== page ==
WASHINGTON – The House of Representatives is preparing for a Wednesday vote to transmit articles of impeachment against President Donald Trump to the Senate, members told reporters Tuesday.
“The Speaker indicated that the articles of impeachment … will be transmitted to the Senate at some point tomorrow,” House Democratic Caucus Chair Hakeem Jeffries, N.Y., said at a news conference following a closed Democratic caucus meeting.
Wednesday’s House resolution is expected to have three functions: To transmit the articles of impeachment to the Senate, name the House members who will serve as managers of the impeachment trial, and fund the trial itself.
Pelosi has yet to announce who she has selected to serve as impeachment managers, the House members who will effectively act as prosecutors in the president’s trial. On Tuesday, Jeffries said Pelosi would release the names of the managers sometime before Wednesday’s vote.
But the list is likely to include House Intelligence Committee Chairman Rep. Adam Schiff, D-Calif., and Rep. Jerrold Nadler, Chairman of the House Judiciary Committee. Schiff led the formal House impeachment inquiry against Trump last year. Nadler leads the committee which drafted and approved the two articles of impeachment against the president that were passed in December.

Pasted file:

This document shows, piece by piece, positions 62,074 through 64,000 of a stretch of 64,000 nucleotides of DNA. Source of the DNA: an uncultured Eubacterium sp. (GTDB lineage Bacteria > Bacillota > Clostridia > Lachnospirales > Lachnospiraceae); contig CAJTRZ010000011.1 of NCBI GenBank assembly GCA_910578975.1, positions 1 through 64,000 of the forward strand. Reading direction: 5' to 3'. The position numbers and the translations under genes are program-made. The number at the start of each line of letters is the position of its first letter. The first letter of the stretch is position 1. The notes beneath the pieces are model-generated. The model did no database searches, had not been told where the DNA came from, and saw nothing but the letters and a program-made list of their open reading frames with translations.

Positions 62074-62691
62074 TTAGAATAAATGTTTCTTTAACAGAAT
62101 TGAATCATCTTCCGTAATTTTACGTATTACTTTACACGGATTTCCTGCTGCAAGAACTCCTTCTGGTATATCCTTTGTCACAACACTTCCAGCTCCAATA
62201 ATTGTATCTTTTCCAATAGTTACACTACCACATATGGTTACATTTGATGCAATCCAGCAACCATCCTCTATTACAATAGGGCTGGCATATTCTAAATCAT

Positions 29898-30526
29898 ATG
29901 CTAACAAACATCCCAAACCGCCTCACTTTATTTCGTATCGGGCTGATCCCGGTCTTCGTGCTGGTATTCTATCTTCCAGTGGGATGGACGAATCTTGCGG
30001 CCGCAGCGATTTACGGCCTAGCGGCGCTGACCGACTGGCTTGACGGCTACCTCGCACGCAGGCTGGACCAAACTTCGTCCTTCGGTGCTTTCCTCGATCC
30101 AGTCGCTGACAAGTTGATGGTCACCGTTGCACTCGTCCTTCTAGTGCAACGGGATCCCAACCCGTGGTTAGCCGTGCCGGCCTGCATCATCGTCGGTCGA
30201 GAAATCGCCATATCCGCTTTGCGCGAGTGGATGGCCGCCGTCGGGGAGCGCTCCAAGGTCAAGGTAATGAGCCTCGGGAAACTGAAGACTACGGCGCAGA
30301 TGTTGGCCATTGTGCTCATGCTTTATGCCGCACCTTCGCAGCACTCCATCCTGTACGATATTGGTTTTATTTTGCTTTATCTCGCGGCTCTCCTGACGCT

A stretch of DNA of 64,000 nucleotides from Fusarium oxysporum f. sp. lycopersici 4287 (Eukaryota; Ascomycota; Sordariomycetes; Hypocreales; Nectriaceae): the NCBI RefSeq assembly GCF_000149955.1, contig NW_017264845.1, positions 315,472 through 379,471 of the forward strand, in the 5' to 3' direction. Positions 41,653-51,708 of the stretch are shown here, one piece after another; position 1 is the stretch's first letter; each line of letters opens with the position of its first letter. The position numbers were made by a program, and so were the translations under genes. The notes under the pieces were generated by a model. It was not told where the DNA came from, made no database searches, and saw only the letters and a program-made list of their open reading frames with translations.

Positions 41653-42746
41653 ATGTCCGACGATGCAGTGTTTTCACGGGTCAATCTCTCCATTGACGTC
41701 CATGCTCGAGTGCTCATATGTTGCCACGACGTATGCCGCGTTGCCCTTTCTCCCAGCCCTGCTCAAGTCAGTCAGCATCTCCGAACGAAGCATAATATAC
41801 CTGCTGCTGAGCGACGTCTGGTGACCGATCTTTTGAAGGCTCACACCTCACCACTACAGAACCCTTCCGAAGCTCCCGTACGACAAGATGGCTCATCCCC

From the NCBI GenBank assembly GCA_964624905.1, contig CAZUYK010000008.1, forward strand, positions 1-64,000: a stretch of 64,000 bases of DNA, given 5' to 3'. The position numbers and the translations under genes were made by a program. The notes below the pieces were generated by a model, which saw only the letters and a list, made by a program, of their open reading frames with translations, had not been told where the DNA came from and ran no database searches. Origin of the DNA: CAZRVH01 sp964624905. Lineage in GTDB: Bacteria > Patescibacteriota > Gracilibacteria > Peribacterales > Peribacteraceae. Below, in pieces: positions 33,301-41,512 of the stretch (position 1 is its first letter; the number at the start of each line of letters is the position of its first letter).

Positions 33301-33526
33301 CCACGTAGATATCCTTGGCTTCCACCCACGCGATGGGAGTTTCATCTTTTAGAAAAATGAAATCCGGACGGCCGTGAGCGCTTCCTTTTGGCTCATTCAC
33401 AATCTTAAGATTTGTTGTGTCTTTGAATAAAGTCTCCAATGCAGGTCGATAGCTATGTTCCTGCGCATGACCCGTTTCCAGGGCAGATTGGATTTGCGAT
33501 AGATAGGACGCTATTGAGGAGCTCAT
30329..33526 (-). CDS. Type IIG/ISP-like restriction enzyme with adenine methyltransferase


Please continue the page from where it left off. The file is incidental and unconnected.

Pelosi, D-Calif., faces mounting pressure not only from Republicans, but increasingly from fellow Democrats, to deliver the articles, which would then permit the Senate to begin preparations for a trial.
Pelosi delayed sending the articles as part of a strategy aimed at forcing concessions out of Senate Majority Leader Mitch McConnell, R-Ky., chief among them, the ability to call witnesses.
McConnell has so far said the question of witnesses should be shelved until partway into the trial itself, as was the case in the 1998 impeachment of President Bill Clinton.
“We want to see what they’re willing to do, and the manner in which they will do it,” Pelosi said Thursday. “But we will not let them say, ‘This is just like Clinton, fair is fair.’ It is not.”
The House voted on Dec.18 to impeach Trump on two articles stemming from his monthslong campaign to pressure Ukraine into launching investigations into Joe Biden and other domestic political opponents. The pressure tactics allegedly included withholding congressionally approved military aid to Ukraine in its fight against Russia.
Trump was impeached on charges that he abused the power of the presidency and obstructed Congress by prohibiting top administration officials from testifying about the Ukraine scheme.
This is a developing story. Please check back for updates.